without chewing. Grease, congealed, adheres to her tongue and the roof of her mouth. If she vomits she will not be permitted into the visitor’s presence. She rinses her mouth with tea. With her fingers she presses more buttered bread between her teeth. The others will tell on her if she does not eat all the bread. They will shout out and she’ll have to march back to the table. She softens the bread with more tea and washes it away. She passes among the women.

‘Tell me about the graveyard.’ A tiny woman, wizen-faced, rises and walks with her, whispering. ‘Tell me, darling, about the graveyard.’

‘Sit down, Sadie,’ Miss Foye commands. ‘Leave her be.’

‘She took off every stitch,’ another voice accuses and is immediately contradicted: Bríd Beamish it was who took off every stitch, who walked the streets for profit.

‘It’s not our business.’ Stately in grey, Miss Foye is brisk. This is her manner. She stands no nonsense. ‘Hurry now,’ she urges.

In the hall there is a disappointment. The visitor is not a stranger. He stands by the window, and speaks when Miss Foye has gone away. He states the purpose of his visit, all he says a repetition. ‘Nowadays it’s what’s being done,’ he explains, the opposite of anything in the old days: for months Miss Foye and the medicals have been saying it too. Those who have somewhere to go are better off in the community, that has been established. In other countries the change came years ago, Italy, America, places like that. We’re always a bit behindhand here.

‘Well, you have somewhere to go,’ the man reminds her. ‘No doubt about that, dear.’

‘I thought you might be Insarov. When I heard I had a visitor I said to myself it must be Insarov. To tell the truth, I was interrupted at my supper.’

She smiles and nods, then walks away.

‘No, come back,’ her husband begs. ‘They’ve asked me to go into it with you.’

Obediently she returns. He means no harm.

2

Mary Louise Dallon retained in her features the look of a child. In an oval face her blue eyes had a child’s wide innocence. Her fair brown hair was soft, and curled without inducement. Her temperament remained untouched by sophistication. Once in her life she was told she was beautiful, but laughed when the statement was made: she saw ordinariness in her bedroom looking-glass.

In the schoolroom next to the Protestant church Miss Mullover had once taught Mary Louise, and would have retained a memory only of a lively child had it not been for the same child’s sudden interest, at ten, in Joan of Arc – or Jeanne d’Arc, as Miss Mullover insisted upon. The saint was a source of such unusual fascination that Miss Mullover wondered for a while if the child possessed depths she had overlooked: an imagination that would one day bear fruit. But Mary Louise left the schoolroom with no greater ambition than to work in the local chemist’s shop, Dodd’s Medical Hall, and in that she was frustrated. Circumstances obliged her to stay at home, helping in the farmhouse.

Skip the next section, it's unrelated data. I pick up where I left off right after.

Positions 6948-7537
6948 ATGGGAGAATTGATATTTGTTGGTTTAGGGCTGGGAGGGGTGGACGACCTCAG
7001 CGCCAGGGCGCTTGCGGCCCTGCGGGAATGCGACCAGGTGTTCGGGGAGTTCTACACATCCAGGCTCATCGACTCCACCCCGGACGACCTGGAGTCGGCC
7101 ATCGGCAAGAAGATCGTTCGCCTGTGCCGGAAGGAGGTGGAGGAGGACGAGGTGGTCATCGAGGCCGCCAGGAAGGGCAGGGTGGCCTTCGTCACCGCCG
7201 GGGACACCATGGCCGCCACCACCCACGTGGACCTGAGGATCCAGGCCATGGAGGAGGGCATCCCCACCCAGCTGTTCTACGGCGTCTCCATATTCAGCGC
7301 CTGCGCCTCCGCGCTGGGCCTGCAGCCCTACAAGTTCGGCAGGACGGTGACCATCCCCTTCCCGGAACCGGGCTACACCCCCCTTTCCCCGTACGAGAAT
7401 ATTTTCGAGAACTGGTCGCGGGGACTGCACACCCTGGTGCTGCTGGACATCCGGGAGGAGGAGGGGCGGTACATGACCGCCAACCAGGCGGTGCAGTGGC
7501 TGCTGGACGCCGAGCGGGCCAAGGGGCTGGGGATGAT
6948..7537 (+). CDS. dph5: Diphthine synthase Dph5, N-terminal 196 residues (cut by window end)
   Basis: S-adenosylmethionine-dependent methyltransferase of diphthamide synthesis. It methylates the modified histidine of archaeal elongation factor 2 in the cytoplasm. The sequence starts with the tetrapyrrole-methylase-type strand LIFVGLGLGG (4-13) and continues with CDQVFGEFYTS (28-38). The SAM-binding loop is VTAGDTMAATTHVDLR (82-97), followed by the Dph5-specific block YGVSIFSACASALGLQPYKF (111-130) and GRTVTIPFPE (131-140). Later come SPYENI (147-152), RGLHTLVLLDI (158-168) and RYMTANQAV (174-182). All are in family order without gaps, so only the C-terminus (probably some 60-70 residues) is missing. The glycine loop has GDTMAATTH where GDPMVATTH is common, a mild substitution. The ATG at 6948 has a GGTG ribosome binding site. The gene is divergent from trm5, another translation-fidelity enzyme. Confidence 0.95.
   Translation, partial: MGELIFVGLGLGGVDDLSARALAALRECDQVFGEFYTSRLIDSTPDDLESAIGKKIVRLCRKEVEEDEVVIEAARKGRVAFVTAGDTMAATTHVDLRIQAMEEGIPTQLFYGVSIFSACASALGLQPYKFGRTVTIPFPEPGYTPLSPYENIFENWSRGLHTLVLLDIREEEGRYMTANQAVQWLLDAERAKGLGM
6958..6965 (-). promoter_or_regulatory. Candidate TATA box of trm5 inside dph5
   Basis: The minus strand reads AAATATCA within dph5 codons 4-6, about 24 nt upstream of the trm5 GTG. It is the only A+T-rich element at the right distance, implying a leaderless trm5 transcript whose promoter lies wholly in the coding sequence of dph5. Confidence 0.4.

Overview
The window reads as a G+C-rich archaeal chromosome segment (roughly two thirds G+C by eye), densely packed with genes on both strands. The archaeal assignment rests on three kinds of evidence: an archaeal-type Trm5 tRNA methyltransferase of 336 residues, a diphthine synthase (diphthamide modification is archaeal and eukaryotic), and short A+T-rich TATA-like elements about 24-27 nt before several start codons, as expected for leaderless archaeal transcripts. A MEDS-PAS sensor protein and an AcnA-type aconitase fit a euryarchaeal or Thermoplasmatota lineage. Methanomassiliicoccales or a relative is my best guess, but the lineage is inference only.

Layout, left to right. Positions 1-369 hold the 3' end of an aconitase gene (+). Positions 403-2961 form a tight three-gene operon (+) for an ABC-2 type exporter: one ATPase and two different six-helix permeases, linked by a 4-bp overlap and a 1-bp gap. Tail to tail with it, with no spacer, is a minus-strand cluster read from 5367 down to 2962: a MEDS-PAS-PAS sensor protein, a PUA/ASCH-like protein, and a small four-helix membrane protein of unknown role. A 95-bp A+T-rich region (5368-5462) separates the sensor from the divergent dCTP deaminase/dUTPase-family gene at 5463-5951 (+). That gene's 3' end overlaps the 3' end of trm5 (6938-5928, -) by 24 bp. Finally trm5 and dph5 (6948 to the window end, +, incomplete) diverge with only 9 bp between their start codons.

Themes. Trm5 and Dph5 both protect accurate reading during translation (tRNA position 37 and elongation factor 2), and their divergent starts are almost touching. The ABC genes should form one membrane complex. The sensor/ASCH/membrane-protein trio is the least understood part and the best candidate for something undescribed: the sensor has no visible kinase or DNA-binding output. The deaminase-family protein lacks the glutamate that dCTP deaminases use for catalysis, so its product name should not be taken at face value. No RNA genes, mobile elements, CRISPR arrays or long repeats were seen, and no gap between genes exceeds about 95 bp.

In a different generation Miss Mullover had taught Elmer Quarry, who left her schoolroom to board at the Tate School in Wexford, nearly sixty miles away. The three Quarry children – Elmer and his sisters – came of a family that for many decades had been important in the town. The Dallons – out at Culleen – had struggled for as long to keep their heads above water.

In later years Miss Mullover observed from a distance the vicissitudes and worries that governed the family life of the Dallons, and the changeless nature of the Quarrys’ domestic and mercantile routine. She noted that money meant as much to Elmer Quarry in his middle age as it had to his forebears, that generally he was as cautious as his father and his grandfather had been, that he abundantly enhanced the Quarry reputation for good sense and a Protestant order of priorities. In each generation for more than a century the inheritor of Quarry’s drapery had married late in life, establishing himself in the business before he turned his thoughts to the securing of the line: the old house above the shop in Bridge Street had seen more than its share of young wives made widows before their time. So it was that in 1955 Elmer Quarry was still a bachelor and the only well-to-do Protestant for miles around. All over the county wealth had passed into the hands of a new Catholic middle class, changing the nature of provincial life as it did so.

The Dallons’ roadside farmhouse in the townland of Culleen had never been more than modest, and in 1955 even that modesty was considerably eroded: the whitewashed rendering was here and there fallen away, slates that had slipped out of place or cracked in half had not been replaced, a pane in an upstairs window was broken. Within the farmhouse, rooms were in need of redecoration; paint had chipped, damp loosened the tattered wallpaper of the stairway, the unused dining-room smelt of must and soot. Five Dallons lived in the farmhouse – Mary Louise and her sister Letty, her brother James, and her mother and father.